Odkąd Blaise Cendrars wyruszył w podróż koleją transsyberyjską minęło sto lat. Po tej eskapadzie pozostał genialny poemat i równie genialna ilustracja Sonii Delaunay. Tę romantyczną świeżość prawdziwych awanturników i zdobywców skutecznie starają się dzisiaj rozproszyć rozmaite biura podróży, organizatorzy oceanicznych wyścigów maszyn regatowych i projektanci mody turystycznej wspinaczki na Mount Everest.
Nie wszyscy jednak dają się opleść siatką mapy Google, podsycając swoje dziecięce marzenia i podejmując wyzwanie prawdziwej przygody w poszukiwaniu piękna i prawdy o świecie. Jednym z takich niepoprawnych idealistów jest Johan Georgiew, urodzony w Bułgarii mieszkaniec i obywatel Kanady, do której emigrował w wieku piętnastu lat. (…)
Tak przed klikoma miesiącami pisaliśmy o Johanie Georgiewie:
W tych dniach dotarł do Kolorado. Poniżej za zgodą podróżnika i autora zamieszczamy jego relację:
August 7, 2015. Island Park, Idaho
This one starts off in Potato country, looking through the haze at the Tetons. Instead a ride through Yellowstone, I’ll take the GDMBR into Wyoming.
Hard to say no to free camping by the beach and a bear proof container at the main camp.
Hanne, Sam and Lucy (the jeep) had driven across Africa, Canada and now, USA. They took off from Belgium on a 2 year trek, headed to Argentina. When they get tired of driving, they will backpack and moped in Asia.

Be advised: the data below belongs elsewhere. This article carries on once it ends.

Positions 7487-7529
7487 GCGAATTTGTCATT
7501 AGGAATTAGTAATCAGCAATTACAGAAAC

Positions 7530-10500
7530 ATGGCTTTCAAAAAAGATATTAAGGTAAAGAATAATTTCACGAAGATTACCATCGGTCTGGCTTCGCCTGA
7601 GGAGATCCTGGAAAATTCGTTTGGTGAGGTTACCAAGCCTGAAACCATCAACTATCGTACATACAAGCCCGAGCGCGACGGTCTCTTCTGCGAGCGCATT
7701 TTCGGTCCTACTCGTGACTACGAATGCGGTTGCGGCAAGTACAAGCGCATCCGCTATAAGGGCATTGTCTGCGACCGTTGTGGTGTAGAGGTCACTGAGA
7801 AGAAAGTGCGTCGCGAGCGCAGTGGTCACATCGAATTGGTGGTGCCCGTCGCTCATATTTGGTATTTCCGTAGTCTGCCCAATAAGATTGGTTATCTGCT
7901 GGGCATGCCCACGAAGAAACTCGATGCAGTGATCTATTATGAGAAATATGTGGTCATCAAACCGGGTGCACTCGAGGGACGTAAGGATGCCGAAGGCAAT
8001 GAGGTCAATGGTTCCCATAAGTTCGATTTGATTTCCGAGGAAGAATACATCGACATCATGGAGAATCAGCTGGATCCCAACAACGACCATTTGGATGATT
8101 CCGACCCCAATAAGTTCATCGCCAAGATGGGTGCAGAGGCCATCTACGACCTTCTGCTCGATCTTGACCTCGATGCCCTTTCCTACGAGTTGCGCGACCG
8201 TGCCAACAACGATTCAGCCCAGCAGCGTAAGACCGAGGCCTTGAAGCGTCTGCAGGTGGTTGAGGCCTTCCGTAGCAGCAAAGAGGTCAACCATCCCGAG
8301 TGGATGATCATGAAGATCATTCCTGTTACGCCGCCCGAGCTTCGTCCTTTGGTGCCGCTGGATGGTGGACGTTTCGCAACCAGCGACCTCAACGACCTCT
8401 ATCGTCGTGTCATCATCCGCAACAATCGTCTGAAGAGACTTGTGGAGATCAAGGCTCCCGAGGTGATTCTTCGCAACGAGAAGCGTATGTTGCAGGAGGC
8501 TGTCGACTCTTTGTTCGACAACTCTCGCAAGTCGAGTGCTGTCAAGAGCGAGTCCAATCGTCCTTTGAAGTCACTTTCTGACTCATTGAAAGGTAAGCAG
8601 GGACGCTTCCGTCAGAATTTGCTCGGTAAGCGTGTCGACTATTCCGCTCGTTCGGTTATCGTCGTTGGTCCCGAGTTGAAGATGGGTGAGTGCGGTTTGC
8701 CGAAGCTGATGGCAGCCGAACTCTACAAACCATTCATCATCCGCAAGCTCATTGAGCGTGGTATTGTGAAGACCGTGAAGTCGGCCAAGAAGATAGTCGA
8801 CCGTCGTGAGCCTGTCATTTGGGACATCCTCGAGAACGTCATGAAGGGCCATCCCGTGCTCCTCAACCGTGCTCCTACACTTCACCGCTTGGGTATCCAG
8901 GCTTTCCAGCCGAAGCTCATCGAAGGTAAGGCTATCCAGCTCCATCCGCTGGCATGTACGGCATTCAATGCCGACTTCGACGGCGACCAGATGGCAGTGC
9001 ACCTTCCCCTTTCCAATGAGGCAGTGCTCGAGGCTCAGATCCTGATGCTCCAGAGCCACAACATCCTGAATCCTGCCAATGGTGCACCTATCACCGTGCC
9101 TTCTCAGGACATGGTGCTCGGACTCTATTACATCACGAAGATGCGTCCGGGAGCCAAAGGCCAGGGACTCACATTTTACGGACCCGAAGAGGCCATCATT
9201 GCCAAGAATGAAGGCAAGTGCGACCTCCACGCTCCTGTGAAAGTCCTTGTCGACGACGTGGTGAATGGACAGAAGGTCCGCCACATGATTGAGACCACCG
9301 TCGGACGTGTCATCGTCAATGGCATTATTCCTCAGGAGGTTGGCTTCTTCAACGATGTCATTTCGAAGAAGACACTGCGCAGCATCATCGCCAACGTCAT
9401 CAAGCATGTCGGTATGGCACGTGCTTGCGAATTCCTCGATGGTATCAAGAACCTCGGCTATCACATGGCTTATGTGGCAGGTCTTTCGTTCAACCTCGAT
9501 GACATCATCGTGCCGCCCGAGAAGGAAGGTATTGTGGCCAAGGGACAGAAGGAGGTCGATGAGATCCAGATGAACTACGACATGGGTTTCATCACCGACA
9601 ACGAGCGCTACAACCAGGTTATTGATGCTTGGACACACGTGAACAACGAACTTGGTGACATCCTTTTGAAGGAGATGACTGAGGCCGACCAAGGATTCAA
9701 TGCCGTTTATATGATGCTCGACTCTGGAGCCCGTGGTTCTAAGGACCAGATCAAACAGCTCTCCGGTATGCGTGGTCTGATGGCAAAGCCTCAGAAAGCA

Thunder and rain all the way. It did not look like good hiking weather and so I kept going.
Clouds covered the Tetons, i figured its best to continue to Togwotee Pass.
Togwotee Pass on the other hand was all rainbows, sunshine, tailwinds and unicorns.
Free camping and food storage, how could I say no. In the morning cows overtook the campground curiously munching grass and getting closer and closer to my tent. “Trampled by cows” sounds like a bad way to go, so I packed up.
Revenge has never tasted so sweet!
Many cows, few cowboys and several deers chilling by fences later I approached Pinedale.
Got to hang out with some horses one of which, after unsuccessfully trying to eat my backpack straps sneezed on me. Partly covered in horse boogers I rolled into town.
Have you ever heard the saying “Don’t shop hungry”?
It’s true. I don’t know what I will do with 72 pop tarts, 3 packs of cookies… oh dear.
Finding a place to eat was tough too, I walked in few restaurants and walked right out – they all seemed way too fancy for me. Settled for a bag burger at Wrangler Cafe…